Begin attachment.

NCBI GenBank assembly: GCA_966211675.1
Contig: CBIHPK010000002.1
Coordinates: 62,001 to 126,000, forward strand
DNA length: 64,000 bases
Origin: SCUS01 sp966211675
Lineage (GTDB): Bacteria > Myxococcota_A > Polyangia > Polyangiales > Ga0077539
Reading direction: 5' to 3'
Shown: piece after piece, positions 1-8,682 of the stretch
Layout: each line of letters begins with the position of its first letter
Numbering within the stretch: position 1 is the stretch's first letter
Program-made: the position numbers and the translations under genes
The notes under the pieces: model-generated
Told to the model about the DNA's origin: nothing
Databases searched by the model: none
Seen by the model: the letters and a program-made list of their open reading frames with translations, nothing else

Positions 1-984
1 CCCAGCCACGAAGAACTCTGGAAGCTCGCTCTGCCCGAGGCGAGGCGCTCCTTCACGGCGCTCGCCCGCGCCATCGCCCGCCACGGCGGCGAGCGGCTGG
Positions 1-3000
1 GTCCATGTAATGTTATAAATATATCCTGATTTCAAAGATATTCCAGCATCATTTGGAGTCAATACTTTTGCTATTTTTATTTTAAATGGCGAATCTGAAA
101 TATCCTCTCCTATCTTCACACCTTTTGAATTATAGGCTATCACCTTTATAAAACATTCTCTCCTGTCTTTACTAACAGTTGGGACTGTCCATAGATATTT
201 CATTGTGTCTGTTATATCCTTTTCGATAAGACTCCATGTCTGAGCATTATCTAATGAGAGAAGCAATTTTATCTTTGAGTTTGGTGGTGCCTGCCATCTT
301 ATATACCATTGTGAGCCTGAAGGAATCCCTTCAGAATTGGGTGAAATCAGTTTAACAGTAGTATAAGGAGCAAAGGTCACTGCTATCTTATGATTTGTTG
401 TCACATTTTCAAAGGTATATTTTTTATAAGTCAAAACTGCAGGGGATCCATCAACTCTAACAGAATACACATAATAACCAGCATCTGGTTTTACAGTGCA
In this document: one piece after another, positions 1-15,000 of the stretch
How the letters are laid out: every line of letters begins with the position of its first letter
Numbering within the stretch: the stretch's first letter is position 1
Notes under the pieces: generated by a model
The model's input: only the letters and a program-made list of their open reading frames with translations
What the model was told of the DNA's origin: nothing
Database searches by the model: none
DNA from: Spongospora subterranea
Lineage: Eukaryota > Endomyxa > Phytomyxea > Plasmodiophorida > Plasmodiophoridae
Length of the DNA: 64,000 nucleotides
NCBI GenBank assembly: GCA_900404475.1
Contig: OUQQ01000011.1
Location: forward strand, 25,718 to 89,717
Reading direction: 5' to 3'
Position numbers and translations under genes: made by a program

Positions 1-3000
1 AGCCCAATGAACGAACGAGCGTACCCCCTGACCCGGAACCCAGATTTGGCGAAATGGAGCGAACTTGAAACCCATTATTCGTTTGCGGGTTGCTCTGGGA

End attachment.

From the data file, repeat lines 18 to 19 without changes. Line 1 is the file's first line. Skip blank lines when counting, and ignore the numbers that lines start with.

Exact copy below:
Positions 1-3000
1 GTCCATGTAATGTTATAAATATATCCTGATTTCAAAGATATTCCAGCATCATTTGGAGTCAATACTTTTGCTATTTTTATTTTAAATGGCGAATCTGAAA